Eugene Skolnikoff on The Honest Broker

January 29th, 2008

Posted by: Roger Pielke, Jr.

It is really an honor to see MIT’s Eugene Skolnikoff review The Honest Broker in the January Review of Policy Research of the Policy Studies Organization. Professor Skolnikoff has been a leading scholar of science and technology policy for more than four decades. He served on the staff of Presidents Eisenhower and Kennedy, and as a consultant to President Carter, in addition to playing many other roles in the academic and applied communities.

He has these nice things to say about the book:

. . . Pielke’s book is a primer that can be a valuable introduction to clarifying the wide roles scientists can and do play, and can be useful in explaining what lies behind some of the controversies so evident today.

The bulk of the book is devoted to elaborating these four roles [of Pure Scientist, Science Arbiter, Issue Advocate, and Honest Broker], providing some background on what earlier scholars have written, elaborating the roles with illustrative issues, and discussing the important underlying elements of values and uncertainty. Pielke clearly has been through the wars on science policy issues and shows his experience and, by implication, his frustration with those scientists who advocate policies they argue are dictated by the scientific facts, without recognizing (or admitting) that their views are a result of their commitment to certain policy outcomes. He demonstrates a solid grasp of science and policy interactions, a sophisticated knowledge of U.S. science policy and institutions, and can write and express important ideas clearly and convincingly. For those reasons, the book is a valuable addition to the science and policy scene.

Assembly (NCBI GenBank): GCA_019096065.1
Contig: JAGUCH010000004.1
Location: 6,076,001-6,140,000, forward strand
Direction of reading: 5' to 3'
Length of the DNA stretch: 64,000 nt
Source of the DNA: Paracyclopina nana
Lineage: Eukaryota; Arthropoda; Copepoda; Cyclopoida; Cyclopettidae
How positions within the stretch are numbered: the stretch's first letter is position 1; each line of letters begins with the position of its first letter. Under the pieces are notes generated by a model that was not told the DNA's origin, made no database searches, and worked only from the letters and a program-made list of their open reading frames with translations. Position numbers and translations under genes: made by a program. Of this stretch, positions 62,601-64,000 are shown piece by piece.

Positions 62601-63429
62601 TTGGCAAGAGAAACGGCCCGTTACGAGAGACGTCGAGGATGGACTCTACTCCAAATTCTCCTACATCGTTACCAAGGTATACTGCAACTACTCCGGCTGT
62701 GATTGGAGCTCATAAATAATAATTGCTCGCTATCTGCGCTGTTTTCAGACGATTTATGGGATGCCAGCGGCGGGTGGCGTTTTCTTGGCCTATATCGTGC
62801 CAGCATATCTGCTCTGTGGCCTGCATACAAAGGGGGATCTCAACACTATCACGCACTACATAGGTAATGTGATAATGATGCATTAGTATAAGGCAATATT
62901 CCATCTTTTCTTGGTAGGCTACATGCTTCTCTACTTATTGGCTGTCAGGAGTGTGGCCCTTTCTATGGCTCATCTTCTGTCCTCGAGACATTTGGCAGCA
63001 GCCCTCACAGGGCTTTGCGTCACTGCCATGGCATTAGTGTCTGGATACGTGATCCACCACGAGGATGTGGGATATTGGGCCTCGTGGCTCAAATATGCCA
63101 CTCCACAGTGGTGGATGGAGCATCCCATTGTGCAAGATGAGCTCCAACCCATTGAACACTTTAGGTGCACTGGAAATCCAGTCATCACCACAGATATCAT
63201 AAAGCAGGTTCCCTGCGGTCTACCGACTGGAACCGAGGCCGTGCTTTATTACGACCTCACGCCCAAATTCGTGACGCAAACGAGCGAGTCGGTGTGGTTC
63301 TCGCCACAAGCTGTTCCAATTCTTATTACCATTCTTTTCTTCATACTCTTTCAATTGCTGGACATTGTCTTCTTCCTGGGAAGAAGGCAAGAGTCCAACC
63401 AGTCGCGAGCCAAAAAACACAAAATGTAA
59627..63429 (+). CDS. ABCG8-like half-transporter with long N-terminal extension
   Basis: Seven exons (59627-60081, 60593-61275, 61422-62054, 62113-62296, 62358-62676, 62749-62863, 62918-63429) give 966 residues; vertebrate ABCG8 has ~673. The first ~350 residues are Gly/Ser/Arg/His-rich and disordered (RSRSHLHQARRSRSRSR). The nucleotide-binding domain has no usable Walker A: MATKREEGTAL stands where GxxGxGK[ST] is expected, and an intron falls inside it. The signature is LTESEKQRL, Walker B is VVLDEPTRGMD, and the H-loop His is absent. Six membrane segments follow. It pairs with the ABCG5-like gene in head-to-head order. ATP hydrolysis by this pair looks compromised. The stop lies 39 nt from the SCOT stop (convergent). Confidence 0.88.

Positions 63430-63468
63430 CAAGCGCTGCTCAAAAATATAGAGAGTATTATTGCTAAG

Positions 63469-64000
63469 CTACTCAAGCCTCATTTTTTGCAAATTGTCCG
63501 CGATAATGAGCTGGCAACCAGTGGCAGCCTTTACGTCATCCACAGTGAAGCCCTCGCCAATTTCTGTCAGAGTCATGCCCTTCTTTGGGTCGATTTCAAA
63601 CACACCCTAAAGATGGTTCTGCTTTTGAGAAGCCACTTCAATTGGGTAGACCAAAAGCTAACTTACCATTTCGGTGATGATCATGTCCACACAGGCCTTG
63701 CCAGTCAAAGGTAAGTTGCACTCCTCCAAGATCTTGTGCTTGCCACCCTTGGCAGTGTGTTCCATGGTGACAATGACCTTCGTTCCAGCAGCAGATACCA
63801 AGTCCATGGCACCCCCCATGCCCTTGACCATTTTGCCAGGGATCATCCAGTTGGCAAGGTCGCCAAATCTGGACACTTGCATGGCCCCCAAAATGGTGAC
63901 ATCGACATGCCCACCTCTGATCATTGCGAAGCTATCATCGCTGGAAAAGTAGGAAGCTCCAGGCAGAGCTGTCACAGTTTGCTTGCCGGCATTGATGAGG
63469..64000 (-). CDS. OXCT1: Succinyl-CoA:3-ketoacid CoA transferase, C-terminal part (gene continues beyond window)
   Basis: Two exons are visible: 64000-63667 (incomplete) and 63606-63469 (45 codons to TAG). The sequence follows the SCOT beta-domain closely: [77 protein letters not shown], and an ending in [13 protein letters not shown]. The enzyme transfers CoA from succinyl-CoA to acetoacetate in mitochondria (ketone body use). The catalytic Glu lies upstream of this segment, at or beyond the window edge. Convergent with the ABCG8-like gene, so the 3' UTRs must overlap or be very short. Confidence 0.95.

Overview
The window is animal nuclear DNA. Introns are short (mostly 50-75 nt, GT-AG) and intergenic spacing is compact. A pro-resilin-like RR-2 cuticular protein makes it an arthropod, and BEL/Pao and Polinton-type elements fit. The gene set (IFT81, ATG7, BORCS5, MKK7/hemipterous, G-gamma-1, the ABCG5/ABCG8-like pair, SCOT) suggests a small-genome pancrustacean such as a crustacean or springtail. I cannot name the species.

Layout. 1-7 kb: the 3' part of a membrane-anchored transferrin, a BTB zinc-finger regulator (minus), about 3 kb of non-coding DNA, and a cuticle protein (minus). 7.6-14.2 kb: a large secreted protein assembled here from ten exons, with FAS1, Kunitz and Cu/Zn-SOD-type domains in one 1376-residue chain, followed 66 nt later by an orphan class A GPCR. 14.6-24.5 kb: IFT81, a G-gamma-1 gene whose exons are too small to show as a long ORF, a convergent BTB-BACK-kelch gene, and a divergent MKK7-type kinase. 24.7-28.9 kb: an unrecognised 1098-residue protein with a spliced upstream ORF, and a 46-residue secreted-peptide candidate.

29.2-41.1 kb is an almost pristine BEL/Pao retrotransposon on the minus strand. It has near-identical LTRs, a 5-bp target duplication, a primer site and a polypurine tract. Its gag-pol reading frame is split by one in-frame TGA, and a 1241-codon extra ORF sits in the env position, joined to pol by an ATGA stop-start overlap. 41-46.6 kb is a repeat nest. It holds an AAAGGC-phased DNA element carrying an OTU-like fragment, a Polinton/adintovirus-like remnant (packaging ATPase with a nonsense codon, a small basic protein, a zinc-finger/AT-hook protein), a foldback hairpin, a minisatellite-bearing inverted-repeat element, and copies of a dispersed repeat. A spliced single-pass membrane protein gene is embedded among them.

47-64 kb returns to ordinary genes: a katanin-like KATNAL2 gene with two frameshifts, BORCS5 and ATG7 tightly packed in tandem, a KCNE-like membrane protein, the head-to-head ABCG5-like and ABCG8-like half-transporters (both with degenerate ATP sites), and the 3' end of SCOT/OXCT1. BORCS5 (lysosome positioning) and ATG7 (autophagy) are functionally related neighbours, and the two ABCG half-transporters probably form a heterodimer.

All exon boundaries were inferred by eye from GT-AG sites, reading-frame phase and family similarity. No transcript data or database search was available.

Professor Skolnikoff takes issue with several aspects of the book, such as its lack of discussions of engineers and technology. More importantly he suggests that I am “arguing that all scientists who call for action, some action, to deal with what they see as possible consequences of emerging evidence have become advocates, whose scientific views can thereby be considered to be politicized.” This is indeed what I have argued. He concludes that “Pielke appears to tar all scientists who have strong views on a controversial issue, notably climate change again, with the claim they have simply become advocates and thus closed to alternative evidence.”

I actually do not assert that advocates are closed to alternative evidence nor do I cast advocacy in such a pejorative light. In fact, I make a strong case for the importance of advocacy in democratic politics. It is not “tarring” someone to identify them as participating in advocacy, which I define as working to reduce the scope of political choice. What I do take strong issue with is what I call “stealth issue advocacy” in which an expert claims to be focused only on science (or more generally, truth), while really working to advance a specific agenda. Unfortunately, Professor Skolnikoff does not discuss this distinction among advocacy activities.

Overall, it is a thoughtful review, in which Skolnikoff describes the book as “generally valuable and occasionally provocative,” which sounds pretty good to me.

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